Rather disingenuously, on the first page of Lombard Street — in the first paragraph, in fact — Bagehot declared that he would not be taking part in the controversies surrounding Sir Robert Peel's Bank Charter Act of 1844. This was more than a little hypocritical, for he then proceeded to speak of the Act in favorable terms, and to base his entire analysis on the presumption that the Act was permanently valid and a sound expression of guidelines for the regulation of money, credit, and banking.
The framers of the act, faithful adherents of the inelastic currency faction of the British Currency School of finance, considered gold the only "real" money. Banknotes were considered, at best, a substitute for gold. Under the Currency School, then, a commercial bank's power to create demand deposits backed by bills of exchange drawn by private sector individuals and businesses was not affected — or even considered, as John Fullarton and N. G. Pierson noted. (Moulton, Principles of Money and Banking, op. cit., II.234.)
Some authorities consider the Act the beginning of the gold standard in Great Britain, but this had already effectively been implemented with the "New Coinage" of 1816, which made silver subsidiary to gold, although paradoxically the official unit of value remained the Roman pound of silver, the "pound sterling," divided into 240 pennyweights. By 1816, of course, the so-called pound sterling was worth nowhere near the value of an actual Roman pound of silver. Attempts to maintain bimetallism (that is, a fixed rate of exchange between gold and silver) had virtually destroyed the British currency in the 18th century.
British banks that had previously issued bank notes were permitted to maintain those already in circulation, but the Act was intended to discourage further issues and force withdrawal of existing notes. The government was permitted to issue up to £14 million worth of notes backed by State securities, euphemistically referred to as "government stock." By the time Bagehot wrote in 1873, the statutory amount had been adjusted a number of times in response to recurring financial crises brought on by reliance on an inelastic currency. The ruling assumption was that any increase in the currency was to come from an increase in the gold supply; all new issues of notes by the Bank of England were to be subject to a 100% reserve requirement in gold.
The Bank Charter Act of 1844 (consistent with the view that the State and not the people is sovereign) was not absolute. The government retained the power to suspend the Act in cases of financial emergency, and to have the Bank of England issue additional notes backed by government securities, thus granting the State the power to impose an elastic, debt-backed currency at will, despite the official commitment to an inelastic, gold-backed currency. Not surprisingly, this happened regularly, almost every ten years: 1847, 1857, and 1866, incidents that Bagehot made a great effort to justify.
Thus, while the Act was considered a victory for the inelastic currency faction of the British Currency School and its doctrine that the issue of new banknotes was in and of itself a major cause of price inflation, the Act was only allowed to function when it suited the government — meaning (according to Bagehot) the propertied classes who controlled the House of Commons, who used their protected monopoly on existing accumulations of savings to great advantage.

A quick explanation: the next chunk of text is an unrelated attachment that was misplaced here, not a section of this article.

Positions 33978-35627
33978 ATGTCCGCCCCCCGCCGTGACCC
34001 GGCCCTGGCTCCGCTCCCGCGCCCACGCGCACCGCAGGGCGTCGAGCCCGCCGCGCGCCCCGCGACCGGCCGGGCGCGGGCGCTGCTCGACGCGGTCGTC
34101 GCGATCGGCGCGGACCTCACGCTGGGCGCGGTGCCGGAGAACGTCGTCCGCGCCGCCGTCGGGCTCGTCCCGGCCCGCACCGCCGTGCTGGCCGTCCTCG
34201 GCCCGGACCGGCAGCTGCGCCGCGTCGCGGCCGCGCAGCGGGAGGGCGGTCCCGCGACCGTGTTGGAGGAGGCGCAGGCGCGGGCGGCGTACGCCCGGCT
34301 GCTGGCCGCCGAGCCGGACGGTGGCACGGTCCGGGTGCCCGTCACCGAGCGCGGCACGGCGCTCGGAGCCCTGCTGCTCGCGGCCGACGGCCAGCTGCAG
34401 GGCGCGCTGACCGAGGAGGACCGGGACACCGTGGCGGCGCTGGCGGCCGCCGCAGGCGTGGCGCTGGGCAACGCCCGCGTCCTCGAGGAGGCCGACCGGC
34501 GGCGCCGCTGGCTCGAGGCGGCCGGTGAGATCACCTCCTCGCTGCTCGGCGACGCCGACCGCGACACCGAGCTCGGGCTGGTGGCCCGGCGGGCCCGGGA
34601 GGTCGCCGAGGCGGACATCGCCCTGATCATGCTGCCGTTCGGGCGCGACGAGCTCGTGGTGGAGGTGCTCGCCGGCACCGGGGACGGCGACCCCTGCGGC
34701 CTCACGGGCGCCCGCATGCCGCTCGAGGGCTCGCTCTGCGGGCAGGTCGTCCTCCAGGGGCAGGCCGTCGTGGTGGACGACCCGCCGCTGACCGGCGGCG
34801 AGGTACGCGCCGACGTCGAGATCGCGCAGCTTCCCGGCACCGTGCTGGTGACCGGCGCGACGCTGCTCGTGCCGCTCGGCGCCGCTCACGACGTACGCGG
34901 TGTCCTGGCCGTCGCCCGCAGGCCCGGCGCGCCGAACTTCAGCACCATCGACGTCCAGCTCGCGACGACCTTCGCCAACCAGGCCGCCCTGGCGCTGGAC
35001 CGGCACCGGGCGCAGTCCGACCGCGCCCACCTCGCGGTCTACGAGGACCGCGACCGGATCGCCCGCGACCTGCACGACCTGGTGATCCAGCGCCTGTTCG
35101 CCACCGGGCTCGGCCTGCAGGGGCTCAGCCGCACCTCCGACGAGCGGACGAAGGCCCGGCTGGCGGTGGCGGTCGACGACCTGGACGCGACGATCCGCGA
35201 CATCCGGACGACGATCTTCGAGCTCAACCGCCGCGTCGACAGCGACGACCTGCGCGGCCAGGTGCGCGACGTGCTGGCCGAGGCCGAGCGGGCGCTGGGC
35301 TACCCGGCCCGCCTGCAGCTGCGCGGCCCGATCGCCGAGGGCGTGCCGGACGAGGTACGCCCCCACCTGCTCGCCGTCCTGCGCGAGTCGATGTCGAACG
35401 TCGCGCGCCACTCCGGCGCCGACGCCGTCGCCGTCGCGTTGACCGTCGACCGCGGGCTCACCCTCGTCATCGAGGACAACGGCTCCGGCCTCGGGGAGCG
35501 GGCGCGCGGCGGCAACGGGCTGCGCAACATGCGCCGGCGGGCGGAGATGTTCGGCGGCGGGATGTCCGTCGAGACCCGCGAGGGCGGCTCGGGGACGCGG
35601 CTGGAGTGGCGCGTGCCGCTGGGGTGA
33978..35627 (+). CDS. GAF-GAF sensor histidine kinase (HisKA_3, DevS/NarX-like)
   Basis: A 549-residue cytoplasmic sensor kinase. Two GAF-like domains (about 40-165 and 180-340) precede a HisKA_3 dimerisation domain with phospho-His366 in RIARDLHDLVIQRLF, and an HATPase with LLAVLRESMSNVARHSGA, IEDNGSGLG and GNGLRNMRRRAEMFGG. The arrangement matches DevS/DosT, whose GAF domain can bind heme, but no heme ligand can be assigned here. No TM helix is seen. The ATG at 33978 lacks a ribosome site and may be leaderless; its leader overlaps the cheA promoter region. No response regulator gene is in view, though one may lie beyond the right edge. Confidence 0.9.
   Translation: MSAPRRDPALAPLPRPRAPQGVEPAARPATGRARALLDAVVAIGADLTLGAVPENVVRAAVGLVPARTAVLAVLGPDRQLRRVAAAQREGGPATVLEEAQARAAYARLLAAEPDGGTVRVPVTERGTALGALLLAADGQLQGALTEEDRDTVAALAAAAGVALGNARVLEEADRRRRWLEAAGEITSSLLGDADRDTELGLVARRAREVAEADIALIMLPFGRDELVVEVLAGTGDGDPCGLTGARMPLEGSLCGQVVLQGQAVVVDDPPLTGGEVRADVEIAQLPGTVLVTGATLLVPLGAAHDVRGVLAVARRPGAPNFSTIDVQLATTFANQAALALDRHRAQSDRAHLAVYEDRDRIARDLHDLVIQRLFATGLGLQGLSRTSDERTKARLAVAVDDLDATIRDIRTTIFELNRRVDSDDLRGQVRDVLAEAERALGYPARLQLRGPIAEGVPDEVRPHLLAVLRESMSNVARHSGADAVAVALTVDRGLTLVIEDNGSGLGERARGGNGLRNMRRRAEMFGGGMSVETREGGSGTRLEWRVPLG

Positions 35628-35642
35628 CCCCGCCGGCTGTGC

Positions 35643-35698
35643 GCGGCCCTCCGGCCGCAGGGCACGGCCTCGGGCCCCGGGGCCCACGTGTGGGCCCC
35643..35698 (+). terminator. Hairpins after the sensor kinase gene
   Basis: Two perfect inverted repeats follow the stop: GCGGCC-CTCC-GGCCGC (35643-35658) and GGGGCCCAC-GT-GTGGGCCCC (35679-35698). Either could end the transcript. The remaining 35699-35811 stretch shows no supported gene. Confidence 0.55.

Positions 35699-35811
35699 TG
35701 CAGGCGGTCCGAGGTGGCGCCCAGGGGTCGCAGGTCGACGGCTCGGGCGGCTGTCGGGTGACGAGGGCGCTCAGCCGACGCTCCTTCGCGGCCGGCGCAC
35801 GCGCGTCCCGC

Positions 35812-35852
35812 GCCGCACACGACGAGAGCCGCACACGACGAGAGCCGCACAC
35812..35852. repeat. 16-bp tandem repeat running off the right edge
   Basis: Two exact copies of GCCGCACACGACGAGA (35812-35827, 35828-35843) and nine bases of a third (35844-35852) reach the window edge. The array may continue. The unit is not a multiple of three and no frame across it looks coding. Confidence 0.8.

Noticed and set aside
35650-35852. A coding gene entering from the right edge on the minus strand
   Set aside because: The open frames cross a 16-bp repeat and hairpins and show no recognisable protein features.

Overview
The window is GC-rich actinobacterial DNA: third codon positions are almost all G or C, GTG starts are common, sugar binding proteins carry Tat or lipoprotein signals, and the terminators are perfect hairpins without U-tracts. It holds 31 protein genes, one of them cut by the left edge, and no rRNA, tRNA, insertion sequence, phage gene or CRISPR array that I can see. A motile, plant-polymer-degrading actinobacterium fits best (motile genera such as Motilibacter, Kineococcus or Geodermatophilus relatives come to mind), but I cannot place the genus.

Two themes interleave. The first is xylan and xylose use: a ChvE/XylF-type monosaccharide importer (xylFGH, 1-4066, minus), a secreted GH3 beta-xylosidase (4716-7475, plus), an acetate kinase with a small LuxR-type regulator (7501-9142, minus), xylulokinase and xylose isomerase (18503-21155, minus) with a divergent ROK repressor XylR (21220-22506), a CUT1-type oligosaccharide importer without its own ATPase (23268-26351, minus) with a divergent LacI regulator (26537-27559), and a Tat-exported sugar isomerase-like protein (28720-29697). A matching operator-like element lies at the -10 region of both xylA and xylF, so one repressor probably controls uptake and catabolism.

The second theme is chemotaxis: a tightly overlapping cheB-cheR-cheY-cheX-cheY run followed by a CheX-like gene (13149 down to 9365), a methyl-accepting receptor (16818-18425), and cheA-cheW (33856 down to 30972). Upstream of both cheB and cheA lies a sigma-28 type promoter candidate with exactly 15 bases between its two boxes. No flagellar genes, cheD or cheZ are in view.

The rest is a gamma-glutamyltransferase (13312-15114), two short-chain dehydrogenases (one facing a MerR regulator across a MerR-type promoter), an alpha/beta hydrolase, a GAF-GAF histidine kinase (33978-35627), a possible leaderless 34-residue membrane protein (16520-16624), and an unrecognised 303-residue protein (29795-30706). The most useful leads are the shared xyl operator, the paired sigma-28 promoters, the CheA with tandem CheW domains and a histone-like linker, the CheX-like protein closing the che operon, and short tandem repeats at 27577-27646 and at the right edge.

Further (as we have seen), because of the naiveté over money, credit, and banking embodied in the Act, demand deposits were not considered part of the money supply. This is understandable, for if gold is the only "real" money, everything else is either a substitute or replacement for gold. Consistent with divine right, however, the State, in the person of the king or queen (or, for Bagehot, the House of Commons), can declare that State debt is as "good as gold." If anyone else attempted this same operation it would be theft, for no one other than a divine right sovereign can have the same God-given power of financial transubstantiation to turn government debt paper into bars of gold, having the outward appearance of paper, but which in reality is precious metal.
Demand deposits as well as bills of exchange fall outside this rather limited understanding of the institution of money. Demand deposits — "checking accounts" — ultimately involve exchanges and contracts between private individuals, not the State, and a check is not legal tender currency. Nevertheless, as Harold Moulton was to observe in his 1935 classic work on the science of finance, The Formation of Capital, extension of bank credit supplied the primary financing for capital formation in the United States during the 19th century. Obviously, given the similar dramatic increase in demand deposits in Great Britain during the same period, economic growth and development may have been hampered somewhat by the Bank Charter Act of 1844 and the antics of the government, but it was not halted.
What was hampered by the Act and other factors (such as the lack of limited liability for corporations in the United Kingdom until 1855) was widespread access to the means of acquiring and possessing property. While bank credit was supplying the primary financing for economic growth, the universal requirement that commercial loans be adequately collateralized (a requirement based, in part, on the belief that only accumulated savings could be used to finance capital formation) restricted ownership of most new capital to the already wealthy. At the same time, new conceptions of property that dismissed its roots in the natural law allowed control over the capital to pass to a new rising management class that, in many cases, did not own: Pius XI's "economic dictatorship." (See Kelso and Adler, The Capitalist Manifesto, op. cit., 117-129, esp., 119-120 in the discussion on Milovan Djilas's book, The New Class (1957).)